"Paint Ten" Exercise

"Paint Ten!" Famous words from a teacher; an exercise, for me, in color, composition, & creativity.

No.1, Learning to paint 'white things' I took a white cup, plain paper towel roll, white napkin, and clear glass bud vase bound by copper wire. When I handed it in, he said, "Good. Now paint 10--take an hour, not more, on each of the ten. This is the story of "Paint Ten."
No.2, Now for the dilemma--how to do the same thing over and over again, yet do it differently? First thought: wash the paint on-- which was not very successful (as you can see.) Next I tried using a 'dry' brush technique--that was so awful I threw it away.
No. 3, is again the same size, 12 x 16 . The original was on canvas board, the rest of the 10 are oil paint on gessoed paper. The teacher liked this composition, pleased when I said I'd turned the cup on its side to help bring the viewer's eye into the painting.
No. 4, a REALLY boring experiment. A total failure to my eye.
No. 5 is the result of boredom (from 1-4). Frustrated I picked up the next piece of paper and tore off the bottom end, creating a square. Now I'm having fun again. Part of the Paint 10 lesson for me was that I couldn't keep doing the same thing over and over again--thus I would have to push myself past a certain point to find a deeper creativity.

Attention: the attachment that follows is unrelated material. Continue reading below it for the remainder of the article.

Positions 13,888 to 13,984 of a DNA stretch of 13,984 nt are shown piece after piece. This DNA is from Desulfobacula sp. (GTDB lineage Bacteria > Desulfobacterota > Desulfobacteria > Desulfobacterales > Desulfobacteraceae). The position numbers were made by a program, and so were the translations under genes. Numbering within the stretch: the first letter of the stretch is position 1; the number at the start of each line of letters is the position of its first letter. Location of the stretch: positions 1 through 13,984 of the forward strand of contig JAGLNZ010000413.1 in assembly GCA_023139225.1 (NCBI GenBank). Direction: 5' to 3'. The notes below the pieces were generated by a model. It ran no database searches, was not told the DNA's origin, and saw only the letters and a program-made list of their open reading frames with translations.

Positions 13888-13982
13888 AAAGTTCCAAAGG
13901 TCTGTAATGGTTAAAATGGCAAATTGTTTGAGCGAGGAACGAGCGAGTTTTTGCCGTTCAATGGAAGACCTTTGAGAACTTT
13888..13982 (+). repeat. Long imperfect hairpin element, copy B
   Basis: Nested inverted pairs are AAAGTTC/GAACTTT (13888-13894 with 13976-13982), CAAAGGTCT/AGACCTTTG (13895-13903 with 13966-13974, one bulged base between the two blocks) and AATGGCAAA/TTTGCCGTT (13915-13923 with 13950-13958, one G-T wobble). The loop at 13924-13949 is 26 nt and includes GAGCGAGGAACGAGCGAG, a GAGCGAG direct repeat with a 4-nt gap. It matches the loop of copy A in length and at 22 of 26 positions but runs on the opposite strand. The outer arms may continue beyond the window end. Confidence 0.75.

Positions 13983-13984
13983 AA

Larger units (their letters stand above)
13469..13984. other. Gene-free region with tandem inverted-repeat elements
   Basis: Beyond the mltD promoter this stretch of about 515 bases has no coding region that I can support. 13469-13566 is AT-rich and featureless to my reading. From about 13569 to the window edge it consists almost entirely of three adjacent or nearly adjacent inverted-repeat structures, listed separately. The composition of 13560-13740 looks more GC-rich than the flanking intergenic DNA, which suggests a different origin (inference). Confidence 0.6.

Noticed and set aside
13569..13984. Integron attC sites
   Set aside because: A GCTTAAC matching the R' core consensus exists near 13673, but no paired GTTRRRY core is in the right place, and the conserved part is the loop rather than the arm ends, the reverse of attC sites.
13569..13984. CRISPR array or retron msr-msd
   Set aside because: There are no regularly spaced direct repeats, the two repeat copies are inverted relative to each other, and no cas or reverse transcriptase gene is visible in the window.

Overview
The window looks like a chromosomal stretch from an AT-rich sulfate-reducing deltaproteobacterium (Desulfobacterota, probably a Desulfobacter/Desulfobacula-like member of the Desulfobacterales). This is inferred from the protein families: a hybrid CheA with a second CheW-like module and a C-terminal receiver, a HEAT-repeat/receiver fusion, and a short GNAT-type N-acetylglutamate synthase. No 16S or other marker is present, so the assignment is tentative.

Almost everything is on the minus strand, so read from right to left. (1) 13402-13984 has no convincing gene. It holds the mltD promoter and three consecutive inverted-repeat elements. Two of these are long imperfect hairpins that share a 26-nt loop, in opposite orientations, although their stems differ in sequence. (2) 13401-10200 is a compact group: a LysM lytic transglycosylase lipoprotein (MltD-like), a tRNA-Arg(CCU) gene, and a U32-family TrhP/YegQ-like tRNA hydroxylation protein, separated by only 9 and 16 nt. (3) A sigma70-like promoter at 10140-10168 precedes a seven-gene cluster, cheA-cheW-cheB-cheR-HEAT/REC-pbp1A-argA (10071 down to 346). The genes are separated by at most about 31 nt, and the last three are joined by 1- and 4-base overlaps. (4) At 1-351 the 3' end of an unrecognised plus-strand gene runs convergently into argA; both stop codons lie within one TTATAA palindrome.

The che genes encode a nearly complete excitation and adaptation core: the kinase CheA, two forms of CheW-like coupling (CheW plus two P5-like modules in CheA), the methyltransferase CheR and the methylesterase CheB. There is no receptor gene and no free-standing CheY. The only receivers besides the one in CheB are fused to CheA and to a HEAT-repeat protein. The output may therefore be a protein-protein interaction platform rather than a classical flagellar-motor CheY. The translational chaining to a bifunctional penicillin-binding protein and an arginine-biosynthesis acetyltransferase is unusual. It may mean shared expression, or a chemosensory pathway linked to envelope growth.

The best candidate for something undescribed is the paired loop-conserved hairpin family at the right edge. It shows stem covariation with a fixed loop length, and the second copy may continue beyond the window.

No. 6, is painted on what I tore off of #5. I don't throw anything away and I was on a roll! This painting is 4 x 11. Suddenly I was filled with ideas about how to paint these few objects 10 times and I stumbled on a tall, narrow format.
No. 7 builds on the tall, narrow composition idea, only even taller. This painting is 8 x 15 and is probably my favorite. My teacher also liked it. If I were to do it again, I think I'd turn to bud vase to create a diamond shape in the painting as I think that might add some 'tension' or more energy to the composition.
No. 8 is interesting, but less so for me. I was obviously enjoying looking down on the top of my 3 main objects, but leaving behind the more exaggerated narrow format for a 'mere' more or less standard rectangle was, well, just a tad boring in that moment.
This No. 9 painting was my teachers favorite. He liked the way the bottles create the shadow shape at the bottom (after zooming into the 'frame.') Just weird I'm thinking. Notice the cup is gone and the paper towel roll is now just a non-shape behind the glass vase. I chose a warmer white to help give the painting some depth.
Then for No. 10 I for some reason took a look at the bottom of the vase! Wow, there were those 4 little squares within the larger square, reminding me of the Dutch painter, Modrian, who loved landscapes and trees as do I. After years of studying trees Modrian began painting primarily squares within squares--thinking about how patterns in nature have a kind of 'dynamic equilibrium' (as he described it) similar to that within squares. This is the type of thinking that brings forth new forms of artistic endeavors.

Oh, I am just having so much fun! Thanks for visiting Paint 10